Transhuman and Subhuman

Must society always be divided?

Tony Atkinson

--

Photo by JJ Ying on Unsplash

Transhumanism can be broadly defined as a philosophical and intellectual movement dedicated to the idea that human evolution can be improved or speeded up by the application of advanced technology. Some would have us believe that this is human genius overcoming the clumsy, slow process of ‘natural’ evolution. Others would say that this is in fact, natural evolution in the sense that humans evolved to create and use technology.

There is no real, clear, objective definition of ‘subhuman’, as the concept has become tangled up with racist and moralistic ideologies. The nearest I can come is ‘a human who consistently displays behaviours considered by most to fall below the standards expected of a normal person’. Which still leaves the problem of defining how a ‘normal’ person behaves.

However, I am getting a nasty feeling that we will, sooner than we want to, have that clear definition, and the division that will go with it.

Consider, I was raised in the 1960s. We were taught, as essentials, a high degree of literacy, numeracy, general knowledge and practical skills. We were expected to read, not only for learning but leisure, texts which many of a later generation would find incomprehensible. We were taught to write in legible cursive, gramatically, with correct spellings. We were trained to memorise multiplication tables, perform mental arithmetic at high speed under pressure, write geometrical proofs, resolve algebraic equations and trigonometrical problems. We were expected to know the capital cities of all major and most minor countries, as well as their major exports. We were expected to have a reasonable grasp of English, European and American history. We were also supposed to know at least the basics of chemistry, physics and biology. Also, to have at least a smattering of a modern foreign language. We were taught to draw, paint, undertake simple crafting, basic woodwork and metalwork. All by the age of sixteen. When you add in Sunday School — which many still attended back then — you get Biblical knowledge and basic theology.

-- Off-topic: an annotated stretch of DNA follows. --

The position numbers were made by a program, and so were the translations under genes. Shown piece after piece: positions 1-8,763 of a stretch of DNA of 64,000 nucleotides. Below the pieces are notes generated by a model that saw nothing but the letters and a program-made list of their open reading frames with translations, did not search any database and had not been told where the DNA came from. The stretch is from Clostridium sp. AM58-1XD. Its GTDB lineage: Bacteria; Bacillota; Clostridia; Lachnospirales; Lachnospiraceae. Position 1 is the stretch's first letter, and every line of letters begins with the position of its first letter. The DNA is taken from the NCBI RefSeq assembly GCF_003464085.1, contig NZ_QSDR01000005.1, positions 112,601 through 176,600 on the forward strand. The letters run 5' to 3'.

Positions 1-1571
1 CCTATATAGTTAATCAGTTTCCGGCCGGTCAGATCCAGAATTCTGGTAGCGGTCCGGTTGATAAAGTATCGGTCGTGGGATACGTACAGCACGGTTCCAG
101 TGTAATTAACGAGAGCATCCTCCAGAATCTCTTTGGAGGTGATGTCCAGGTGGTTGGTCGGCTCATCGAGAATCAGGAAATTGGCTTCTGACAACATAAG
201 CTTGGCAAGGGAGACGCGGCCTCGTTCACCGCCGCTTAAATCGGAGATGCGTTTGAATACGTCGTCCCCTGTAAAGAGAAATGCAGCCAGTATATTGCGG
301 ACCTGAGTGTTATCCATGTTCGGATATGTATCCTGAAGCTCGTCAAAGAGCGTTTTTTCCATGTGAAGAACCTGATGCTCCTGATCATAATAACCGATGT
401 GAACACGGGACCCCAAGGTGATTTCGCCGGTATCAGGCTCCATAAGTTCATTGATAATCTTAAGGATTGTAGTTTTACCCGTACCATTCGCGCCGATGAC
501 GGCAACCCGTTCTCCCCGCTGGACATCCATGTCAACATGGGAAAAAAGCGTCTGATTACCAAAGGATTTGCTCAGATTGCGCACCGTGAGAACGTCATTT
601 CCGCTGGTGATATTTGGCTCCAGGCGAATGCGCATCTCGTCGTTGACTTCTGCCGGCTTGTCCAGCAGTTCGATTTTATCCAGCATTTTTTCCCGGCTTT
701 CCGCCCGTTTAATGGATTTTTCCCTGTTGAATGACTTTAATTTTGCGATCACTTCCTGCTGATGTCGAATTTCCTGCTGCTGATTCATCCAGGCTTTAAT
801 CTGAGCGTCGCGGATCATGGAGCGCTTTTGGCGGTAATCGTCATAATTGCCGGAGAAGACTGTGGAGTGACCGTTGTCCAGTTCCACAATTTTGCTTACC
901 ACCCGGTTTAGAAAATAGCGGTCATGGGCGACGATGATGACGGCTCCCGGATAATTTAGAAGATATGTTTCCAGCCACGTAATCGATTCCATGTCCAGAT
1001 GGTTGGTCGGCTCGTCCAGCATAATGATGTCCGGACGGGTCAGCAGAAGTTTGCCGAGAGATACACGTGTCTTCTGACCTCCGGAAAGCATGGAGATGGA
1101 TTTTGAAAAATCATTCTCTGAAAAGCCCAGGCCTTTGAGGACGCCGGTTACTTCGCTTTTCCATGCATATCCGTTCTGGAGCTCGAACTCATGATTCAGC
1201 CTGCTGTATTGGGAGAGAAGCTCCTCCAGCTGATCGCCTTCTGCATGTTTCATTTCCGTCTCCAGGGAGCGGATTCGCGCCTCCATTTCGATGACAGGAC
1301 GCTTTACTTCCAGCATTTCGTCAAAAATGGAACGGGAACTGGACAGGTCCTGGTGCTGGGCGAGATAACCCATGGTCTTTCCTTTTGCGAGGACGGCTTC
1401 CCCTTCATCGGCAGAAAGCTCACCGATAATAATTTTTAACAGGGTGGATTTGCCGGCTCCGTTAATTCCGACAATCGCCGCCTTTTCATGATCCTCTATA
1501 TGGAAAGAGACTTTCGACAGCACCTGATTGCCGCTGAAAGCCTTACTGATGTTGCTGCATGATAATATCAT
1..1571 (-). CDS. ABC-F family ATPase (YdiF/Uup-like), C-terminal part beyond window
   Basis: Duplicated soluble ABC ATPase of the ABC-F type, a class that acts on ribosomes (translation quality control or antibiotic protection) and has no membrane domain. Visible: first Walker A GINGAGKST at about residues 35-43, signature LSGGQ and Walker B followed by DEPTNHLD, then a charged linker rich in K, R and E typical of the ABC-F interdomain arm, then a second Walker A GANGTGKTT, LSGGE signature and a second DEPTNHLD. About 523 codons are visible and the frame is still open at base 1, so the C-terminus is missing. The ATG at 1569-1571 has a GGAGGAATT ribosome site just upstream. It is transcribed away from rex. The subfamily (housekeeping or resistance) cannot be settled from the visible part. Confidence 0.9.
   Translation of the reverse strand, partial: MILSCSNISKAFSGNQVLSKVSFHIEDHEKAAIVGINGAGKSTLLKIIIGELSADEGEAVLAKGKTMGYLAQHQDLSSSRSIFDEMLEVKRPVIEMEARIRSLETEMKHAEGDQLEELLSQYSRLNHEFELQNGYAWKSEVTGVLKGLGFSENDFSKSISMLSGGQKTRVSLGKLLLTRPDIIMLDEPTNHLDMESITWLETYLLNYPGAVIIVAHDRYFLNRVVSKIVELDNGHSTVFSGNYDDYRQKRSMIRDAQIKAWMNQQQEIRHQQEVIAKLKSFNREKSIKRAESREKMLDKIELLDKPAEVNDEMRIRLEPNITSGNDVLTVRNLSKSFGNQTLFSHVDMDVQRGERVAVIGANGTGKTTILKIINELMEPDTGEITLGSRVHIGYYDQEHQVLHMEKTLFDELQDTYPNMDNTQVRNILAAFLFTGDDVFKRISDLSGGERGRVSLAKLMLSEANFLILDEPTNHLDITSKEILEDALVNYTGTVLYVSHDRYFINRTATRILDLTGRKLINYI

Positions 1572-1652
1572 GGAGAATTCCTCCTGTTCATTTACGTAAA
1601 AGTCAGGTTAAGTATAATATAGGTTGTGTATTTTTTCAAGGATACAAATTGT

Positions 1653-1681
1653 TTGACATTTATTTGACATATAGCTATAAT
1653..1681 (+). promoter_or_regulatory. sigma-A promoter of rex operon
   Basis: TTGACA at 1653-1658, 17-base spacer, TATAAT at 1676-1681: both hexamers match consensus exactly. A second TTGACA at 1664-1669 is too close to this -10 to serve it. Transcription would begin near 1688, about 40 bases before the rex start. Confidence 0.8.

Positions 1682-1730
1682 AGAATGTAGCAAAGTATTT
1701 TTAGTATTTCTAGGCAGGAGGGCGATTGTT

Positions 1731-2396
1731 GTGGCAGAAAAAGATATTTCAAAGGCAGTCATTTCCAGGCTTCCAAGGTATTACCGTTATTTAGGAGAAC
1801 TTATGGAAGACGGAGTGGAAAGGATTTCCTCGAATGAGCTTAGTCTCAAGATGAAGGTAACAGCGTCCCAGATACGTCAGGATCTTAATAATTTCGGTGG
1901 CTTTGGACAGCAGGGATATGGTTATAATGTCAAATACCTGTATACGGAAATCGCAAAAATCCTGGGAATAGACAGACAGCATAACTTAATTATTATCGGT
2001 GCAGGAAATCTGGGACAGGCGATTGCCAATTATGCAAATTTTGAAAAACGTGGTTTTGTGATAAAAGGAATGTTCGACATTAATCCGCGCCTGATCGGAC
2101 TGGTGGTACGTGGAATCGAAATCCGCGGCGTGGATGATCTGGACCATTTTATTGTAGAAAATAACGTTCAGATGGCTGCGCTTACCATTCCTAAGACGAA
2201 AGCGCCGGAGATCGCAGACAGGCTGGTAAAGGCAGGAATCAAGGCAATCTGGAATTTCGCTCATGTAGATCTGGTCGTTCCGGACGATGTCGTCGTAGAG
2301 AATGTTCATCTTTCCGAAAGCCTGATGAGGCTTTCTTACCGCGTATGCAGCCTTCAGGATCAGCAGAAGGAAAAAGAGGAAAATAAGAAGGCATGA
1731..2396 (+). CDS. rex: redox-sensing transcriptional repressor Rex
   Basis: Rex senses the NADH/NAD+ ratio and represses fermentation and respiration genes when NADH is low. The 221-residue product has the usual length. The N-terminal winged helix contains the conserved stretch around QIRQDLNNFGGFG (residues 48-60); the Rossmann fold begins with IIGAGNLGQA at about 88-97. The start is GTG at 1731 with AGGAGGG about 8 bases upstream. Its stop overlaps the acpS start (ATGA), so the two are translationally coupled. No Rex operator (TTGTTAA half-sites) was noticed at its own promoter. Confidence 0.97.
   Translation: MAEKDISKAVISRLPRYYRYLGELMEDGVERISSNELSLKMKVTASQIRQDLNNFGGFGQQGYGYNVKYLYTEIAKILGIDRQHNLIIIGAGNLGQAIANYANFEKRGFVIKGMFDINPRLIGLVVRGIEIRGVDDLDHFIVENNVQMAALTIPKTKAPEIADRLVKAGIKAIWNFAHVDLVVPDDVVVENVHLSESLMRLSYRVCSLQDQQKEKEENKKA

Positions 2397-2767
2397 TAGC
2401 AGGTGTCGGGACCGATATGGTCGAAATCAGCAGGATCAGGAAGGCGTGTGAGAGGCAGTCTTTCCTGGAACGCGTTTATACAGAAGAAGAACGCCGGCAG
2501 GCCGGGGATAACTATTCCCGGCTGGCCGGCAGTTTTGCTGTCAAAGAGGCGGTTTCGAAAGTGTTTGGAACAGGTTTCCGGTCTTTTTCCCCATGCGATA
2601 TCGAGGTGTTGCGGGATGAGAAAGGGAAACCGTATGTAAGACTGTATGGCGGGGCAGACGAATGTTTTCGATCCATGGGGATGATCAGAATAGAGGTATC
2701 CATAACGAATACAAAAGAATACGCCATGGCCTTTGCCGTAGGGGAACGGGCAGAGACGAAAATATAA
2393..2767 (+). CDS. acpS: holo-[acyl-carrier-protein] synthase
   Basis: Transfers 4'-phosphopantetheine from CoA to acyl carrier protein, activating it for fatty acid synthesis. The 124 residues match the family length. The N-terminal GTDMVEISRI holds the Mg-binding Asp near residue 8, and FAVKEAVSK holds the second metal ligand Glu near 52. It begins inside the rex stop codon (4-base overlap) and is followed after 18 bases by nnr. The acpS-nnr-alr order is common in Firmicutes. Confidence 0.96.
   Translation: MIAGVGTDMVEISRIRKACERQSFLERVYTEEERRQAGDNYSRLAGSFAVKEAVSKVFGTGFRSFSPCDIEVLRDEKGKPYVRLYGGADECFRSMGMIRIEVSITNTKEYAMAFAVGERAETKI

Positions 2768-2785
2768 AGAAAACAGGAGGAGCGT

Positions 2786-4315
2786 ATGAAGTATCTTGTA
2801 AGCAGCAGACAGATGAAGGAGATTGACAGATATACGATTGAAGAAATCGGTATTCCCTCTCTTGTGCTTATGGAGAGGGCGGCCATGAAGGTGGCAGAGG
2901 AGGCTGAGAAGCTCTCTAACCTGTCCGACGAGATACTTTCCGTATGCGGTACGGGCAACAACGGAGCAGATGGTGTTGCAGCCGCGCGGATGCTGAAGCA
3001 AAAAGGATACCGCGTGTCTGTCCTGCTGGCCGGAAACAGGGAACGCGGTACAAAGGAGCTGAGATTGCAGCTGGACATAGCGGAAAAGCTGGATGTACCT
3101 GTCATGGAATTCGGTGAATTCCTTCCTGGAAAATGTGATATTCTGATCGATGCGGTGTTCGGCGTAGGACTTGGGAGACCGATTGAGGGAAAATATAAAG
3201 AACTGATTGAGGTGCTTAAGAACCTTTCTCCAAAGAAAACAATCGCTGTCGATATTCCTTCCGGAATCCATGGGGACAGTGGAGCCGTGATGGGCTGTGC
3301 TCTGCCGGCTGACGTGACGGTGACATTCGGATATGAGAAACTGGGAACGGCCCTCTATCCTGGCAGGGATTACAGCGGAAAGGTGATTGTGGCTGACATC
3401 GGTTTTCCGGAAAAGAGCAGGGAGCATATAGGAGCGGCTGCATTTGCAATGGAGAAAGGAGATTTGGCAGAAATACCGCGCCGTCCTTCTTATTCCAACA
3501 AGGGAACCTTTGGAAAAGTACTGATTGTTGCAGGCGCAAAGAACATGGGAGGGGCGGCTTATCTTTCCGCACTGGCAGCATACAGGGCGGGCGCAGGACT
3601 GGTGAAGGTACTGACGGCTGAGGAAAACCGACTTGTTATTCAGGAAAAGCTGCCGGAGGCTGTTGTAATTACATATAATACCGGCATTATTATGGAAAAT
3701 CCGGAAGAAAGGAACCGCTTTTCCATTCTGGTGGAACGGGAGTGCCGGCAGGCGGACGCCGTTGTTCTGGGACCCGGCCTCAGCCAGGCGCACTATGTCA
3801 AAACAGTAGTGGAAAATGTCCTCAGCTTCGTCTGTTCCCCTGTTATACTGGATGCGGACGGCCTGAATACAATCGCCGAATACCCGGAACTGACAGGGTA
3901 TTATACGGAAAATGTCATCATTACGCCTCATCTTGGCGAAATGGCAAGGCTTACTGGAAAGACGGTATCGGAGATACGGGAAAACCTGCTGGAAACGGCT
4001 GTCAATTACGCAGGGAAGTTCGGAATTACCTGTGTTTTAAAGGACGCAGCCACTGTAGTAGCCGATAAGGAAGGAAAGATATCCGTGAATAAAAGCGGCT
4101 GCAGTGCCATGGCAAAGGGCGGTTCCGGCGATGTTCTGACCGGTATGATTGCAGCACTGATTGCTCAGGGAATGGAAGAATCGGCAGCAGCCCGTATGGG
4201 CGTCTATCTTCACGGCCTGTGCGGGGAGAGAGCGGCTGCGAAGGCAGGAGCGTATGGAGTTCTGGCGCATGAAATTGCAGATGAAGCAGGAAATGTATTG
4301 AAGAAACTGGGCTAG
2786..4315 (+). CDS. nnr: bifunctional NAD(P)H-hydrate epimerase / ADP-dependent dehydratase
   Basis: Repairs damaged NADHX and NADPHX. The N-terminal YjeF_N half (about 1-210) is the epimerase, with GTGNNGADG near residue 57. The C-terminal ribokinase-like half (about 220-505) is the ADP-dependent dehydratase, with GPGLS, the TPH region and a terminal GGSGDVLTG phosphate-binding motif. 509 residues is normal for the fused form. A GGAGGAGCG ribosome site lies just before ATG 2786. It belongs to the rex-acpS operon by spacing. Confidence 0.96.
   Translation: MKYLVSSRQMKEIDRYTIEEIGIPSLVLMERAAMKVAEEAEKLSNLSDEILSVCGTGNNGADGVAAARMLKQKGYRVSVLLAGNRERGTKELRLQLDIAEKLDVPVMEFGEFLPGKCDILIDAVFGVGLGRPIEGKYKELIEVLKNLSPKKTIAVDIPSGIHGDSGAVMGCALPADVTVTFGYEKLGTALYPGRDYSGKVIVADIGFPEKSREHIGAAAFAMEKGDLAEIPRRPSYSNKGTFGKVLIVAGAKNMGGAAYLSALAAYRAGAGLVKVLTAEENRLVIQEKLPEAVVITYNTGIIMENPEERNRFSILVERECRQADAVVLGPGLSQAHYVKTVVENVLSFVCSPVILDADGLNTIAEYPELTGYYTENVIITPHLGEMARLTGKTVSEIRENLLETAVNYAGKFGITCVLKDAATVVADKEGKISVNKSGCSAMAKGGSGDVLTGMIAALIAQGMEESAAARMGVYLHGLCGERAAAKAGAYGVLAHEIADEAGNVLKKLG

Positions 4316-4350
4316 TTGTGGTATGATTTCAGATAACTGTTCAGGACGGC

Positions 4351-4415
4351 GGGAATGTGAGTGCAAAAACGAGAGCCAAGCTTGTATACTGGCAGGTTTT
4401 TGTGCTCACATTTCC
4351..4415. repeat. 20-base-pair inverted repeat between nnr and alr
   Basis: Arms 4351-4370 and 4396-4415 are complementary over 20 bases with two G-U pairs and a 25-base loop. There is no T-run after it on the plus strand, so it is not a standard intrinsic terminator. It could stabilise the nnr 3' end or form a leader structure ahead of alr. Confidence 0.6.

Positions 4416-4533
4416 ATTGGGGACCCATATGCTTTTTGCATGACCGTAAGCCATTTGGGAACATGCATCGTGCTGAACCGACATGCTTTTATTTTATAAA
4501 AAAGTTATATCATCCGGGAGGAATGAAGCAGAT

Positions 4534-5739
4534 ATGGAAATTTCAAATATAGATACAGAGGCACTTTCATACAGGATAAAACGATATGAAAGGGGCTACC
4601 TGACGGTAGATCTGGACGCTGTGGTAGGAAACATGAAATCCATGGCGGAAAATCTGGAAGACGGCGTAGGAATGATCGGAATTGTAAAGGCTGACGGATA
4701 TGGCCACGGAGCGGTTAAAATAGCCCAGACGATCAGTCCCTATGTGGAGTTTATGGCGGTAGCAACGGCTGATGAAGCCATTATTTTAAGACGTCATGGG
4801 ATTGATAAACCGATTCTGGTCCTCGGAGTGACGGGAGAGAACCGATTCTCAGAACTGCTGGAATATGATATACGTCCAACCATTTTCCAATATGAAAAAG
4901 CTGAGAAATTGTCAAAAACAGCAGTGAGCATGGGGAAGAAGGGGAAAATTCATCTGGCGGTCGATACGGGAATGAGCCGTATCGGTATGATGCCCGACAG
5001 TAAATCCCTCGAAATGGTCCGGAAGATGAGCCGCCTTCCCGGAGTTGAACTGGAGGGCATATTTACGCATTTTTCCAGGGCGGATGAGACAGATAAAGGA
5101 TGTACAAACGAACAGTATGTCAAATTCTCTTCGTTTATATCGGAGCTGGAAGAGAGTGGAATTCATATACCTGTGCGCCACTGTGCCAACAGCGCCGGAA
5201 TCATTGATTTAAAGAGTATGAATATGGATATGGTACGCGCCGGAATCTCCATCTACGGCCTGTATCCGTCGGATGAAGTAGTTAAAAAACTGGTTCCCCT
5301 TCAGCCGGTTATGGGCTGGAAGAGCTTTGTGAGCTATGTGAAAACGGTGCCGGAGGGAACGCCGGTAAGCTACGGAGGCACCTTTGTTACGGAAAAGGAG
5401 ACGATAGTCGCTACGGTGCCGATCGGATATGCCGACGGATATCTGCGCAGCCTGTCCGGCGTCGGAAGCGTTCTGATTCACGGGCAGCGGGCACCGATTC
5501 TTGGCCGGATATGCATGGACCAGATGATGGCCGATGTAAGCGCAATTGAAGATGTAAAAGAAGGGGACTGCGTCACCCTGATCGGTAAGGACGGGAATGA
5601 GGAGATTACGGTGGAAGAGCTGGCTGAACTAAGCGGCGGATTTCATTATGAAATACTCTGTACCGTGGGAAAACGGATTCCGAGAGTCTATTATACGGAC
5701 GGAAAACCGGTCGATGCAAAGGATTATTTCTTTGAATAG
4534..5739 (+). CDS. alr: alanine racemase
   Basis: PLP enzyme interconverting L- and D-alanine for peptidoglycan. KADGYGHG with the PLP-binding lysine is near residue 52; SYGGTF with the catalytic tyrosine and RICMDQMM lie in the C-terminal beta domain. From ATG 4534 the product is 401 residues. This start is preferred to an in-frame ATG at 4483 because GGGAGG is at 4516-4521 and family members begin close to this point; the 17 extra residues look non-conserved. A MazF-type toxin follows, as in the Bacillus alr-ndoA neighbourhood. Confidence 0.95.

Goes without saying that all this was bloody hard work and kids these days don’t know they’re born!

--

--

Tony Atkinson

Snapper-up of unconsidered trifles, walker of paths less travelled by. Writer of fanfiction. Player of games. argonaut57@gmail.com